Hubba, hubba: Hubby makes maso mate toe the line

Shukan Bunshun July 23
Shukan Bunshun July 23

The day is done and the kids are in bed, their soft breathing audible from the neighboring room. The contributor to the July issue of Amour Ura-jijo is relaxing with her husband over a couple of beers, and all of a sudden starts feeling the urge.

But, as Shukan Bunshun (July 23) relates in its weekly selections from ladies’ magazines, hubby isn’t taking the bait.

“I’m watching TV,” he says, feigning a brush-off. “How about you just diddle yourself?”

Well it just so happens that this gentleman is well acquainted with his spouse’s masochistic tendencies, and as he appears to be concentrating on the TV, he extends his leg and allows it to creep toward her crotch.

She makes no attempt to discourage him, and soon he is engaging in ashi-man (toe sex). His tarsal techniques are rather untutored, but she nevertheless gets tremendously turned on, and soon she is suppressing gasps of pleasure, since, after all, the kids are sleeping in the next room.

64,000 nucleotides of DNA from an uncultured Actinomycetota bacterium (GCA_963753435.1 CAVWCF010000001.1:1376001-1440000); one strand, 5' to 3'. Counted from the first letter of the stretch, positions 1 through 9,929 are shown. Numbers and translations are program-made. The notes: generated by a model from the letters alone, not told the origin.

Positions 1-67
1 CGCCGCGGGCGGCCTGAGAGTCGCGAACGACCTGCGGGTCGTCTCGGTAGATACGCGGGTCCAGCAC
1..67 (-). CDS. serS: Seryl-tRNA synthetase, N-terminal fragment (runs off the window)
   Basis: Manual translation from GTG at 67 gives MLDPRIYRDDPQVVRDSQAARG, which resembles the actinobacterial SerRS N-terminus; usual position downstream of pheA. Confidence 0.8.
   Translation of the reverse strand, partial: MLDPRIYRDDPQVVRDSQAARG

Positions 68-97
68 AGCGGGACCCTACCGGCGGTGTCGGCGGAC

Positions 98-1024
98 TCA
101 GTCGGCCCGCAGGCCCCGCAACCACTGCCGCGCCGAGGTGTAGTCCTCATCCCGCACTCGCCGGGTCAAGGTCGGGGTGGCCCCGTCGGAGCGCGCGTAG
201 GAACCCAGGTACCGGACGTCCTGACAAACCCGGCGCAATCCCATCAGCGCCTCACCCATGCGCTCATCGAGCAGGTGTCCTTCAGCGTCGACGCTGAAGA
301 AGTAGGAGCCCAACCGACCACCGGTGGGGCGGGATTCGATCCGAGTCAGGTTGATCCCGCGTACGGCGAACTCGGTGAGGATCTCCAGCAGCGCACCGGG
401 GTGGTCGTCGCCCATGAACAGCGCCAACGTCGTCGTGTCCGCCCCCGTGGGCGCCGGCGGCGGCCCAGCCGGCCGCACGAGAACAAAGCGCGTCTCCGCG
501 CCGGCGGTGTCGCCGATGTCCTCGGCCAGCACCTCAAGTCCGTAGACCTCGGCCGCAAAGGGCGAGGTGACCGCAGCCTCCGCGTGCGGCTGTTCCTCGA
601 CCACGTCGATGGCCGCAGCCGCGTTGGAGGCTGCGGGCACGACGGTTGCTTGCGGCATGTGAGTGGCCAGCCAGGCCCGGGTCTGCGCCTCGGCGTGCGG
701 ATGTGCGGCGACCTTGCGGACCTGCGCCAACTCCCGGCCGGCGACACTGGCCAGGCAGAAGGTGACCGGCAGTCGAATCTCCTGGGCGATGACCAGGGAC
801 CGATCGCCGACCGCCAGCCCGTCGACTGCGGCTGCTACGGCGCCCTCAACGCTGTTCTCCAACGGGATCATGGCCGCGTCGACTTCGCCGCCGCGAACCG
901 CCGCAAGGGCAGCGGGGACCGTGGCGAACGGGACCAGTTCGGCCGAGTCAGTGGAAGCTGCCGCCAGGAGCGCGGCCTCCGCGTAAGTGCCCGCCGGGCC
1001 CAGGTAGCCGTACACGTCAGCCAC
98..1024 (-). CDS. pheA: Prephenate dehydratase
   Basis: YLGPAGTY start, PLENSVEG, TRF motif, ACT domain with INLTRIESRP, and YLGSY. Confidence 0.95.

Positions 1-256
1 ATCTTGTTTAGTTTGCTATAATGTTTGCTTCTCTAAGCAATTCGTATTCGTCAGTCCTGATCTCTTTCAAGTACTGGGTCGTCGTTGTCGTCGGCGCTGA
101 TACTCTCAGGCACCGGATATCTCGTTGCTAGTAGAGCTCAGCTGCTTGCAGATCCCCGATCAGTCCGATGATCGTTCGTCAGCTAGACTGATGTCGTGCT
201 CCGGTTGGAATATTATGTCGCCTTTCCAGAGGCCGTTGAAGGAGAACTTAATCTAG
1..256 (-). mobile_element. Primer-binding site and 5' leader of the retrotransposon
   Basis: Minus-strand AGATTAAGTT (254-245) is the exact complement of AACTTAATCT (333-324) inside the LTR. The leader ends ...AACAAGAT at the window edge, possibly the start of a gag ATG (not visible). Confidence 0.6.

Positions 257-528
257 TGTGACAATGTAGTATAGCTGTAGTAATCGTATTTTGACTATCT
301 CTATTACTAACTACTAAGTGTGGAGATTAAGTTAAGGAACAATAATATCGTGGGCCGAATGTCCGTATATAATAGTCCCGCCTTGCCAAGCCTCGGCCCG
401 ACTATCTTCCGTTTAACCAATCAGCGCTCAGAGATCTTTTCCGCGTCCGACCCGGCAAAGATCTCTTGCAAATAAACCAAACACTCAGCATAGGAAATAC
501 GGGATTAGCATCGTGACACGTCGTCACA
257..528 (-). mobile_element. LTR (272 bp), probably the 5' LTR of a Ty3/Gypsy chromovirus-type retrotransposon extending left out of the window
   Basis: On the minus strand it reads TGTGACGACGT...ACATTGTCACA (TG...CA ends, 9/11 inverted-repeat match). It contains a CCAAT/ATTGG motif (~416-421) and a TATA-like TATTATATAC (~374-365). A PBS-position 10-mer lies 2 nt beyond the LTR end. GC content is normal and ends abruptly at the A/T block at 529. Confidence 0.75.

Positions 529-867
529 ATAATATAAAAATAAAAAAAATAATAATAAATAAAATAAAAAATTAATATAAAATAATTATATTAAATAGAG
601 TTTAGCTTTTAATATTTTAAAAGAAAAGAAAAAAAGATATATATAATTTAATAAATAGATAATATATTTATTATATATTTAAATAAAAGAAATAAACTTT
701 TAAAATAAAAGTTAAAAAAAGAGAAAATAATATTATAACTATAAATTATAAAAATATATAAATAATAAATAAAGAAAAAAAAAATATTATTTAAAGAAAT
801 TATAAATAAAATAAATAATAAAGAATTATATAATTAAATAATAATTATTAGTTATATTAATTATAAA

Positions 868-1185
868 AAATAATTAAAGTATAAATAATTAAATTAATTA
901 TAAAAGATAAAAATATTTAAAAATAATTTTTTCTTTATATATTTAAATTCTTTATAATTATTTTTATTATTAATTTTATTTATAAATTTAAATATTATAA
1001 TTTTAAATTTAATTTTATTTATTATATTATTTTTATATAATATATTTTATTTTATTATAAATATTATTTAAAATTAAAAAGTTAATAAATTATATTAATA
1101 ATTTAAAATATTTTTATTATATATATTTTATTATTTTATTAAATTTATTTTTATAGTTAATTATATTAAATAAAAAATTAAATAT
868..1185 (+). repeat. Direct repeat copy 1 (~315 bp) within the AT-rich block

The toe titillation does what it takes, and she goes into spasms on her way to orgasm. By this time the husband’s soldier is standing at full attention and he’s ready to give her a proper poking. Grunting and moaning, the pair begin to frolic fervidly.

“Afterwards, it was me who went to check on the kids,” she writes primly. “They very considerately pretended to be sleeping.”

The contributor’s byline, “Sake wa fakku (fuck) no cho,” is a not-so-subtle twist on a famous old saying, “Sake wa hyaku yaku no cho, hyaku doku no cho” (Wine is the best of all medicines and worst of all poisons). (M.S.)

Source: “Shukujo no zasshi kara,” Shukan Bunshun (July 23, page 111)

Note: Brief extracts from Japanese vernacular media in the public domain that appear here were translated and summarized under the principle of “fair use.” Every effort has been made to ensure accuracy of the translations. However, we are not responsible for the veracity of their contents. The activities of individuals described herein should not be construed as “typical” behavior of Japanese people nor reflect the intention to portray the country in a negative manner. Our sole aim is to provide examples of various types of reading matter enjoyed by Japanese.

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